Newly-qualified teachers scheme is suspended
A scheme to replace older teaching staff with newly-qualified teachers has been suspended, the Department of Education (DE) has said.
The Investing in the Teaching Workforce programme aimed to allow up to 120 teachers over the age of 55 to retire early in 2016/17.
They were to be replaced by teachers who had graduated since 2012, but the scheme is facing a legal challenge.
DE said it would not take place in the 2016/17 academic year as envisaged.
Excluded from the scheme
The BBC understands that a teacher excluded from the scheme, because they qualified prior to 2012, is seeking to have the criteria judicially reviewed.
In a statement announcing the decision, DE said: "The legal challenge relates to the scheme stipulation that applications for replacement teaching positions will be open to recently-qualified teachers."
"The applicant believes that this is unlawful age-related discrimination."
The hearing is expected to take place in May 2017.
The BBC understands about 100 senior teachers had been told they could retire under the scheme in June.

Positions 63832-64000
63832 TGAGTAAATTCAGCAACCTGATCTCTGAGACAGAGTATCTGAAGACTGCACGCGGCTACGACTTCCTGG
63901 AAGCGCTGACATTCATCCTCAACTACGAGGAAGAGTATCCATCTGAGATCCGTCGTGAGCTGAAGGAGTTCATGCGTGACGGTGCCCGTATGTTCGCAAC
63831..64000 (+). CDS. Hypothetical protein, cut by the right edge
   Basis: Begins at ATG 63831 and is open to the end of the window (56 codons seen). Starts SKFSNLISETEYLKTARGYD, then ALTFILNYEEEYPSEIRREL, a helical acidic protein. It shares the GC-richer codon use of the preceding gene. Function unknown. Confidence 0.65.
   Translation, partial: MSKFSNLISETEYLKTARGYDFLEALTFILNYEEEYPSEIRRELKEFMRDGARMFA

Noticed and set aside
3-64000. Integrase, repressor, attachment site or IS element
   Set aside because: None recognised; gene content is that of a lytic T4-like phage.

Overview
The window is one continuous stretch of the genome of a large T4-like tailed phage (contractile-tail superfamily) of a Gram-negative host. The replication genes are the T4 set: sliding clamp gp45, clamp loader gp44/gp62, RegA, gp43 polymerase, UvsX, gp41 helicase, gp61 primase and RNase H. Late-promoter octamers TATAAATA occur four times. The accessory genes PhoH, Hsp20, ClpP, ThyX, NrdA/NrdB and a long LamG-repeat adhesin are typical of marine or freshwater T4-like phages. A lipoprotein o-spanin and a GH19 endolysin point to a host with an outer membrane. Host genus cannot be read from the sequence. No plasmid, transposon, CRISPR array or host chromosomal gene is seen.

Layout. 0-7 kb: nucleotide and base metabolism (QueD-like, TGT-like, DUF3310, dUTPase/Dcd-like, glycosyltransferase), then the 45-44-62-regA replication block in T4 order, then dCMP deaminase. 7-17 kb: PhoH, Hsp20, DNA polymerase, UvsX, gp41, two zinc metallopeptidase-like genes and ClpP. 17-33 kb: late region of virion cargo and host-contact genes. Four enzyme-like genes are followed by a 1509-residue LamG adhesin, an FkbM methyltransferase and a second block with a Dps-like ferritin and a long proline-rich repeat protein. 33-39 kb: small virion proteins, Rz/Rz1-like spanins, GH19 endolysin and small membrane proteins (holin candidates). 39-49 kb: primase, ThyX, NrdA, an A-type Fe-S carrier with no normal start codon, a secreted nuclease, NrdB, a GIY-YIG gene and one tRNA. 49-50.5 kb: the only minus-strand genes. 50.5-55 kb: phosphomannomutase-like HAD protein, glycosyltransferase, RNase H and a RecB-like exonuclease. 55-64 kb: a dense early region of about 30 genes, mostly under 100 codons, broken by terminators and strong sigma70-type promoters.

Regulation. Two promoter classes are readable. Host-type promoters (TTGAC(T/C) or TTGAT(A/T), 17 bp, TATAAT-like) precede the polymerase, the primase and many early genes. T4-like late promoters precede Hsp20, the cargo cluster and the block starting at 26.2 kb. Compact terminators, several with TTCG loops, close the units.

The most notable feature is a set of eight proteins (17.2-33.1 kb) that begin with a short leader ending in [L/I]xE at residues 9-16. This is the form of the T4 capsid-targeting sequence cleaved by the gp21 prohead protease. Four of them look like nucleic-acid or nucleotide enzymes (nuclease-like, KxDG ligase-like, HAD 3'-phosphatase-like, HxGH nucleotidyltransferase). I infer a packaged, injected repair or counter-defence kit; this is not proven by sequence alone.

They will now be told that is not possible.
Additionally, schools that were planning to recruit younger teachers to replace them from September 2017 will now stop that process.
Avril Hall Callaghan, general secretary of the Ulster Teachers' Union said: "This amounts to the worst possible news coming at the worst possible time, when teacher morale is at an all-time low.
"Members are reeling. Just when you think things can't get any worse for our profession the Department of Education launches this salvo."
Lack of agreement
The scheme was originally announced in 2015 by then education minister John O'Dowd, but was delayed due to lack of agreement over the criteria, including the definition of the term "newly-qualified".
His successor, Peter Weir, announced a revised scheme would go ahead in June 2016.
However, that scheme has now been suspended until at least the 2017/18 school year.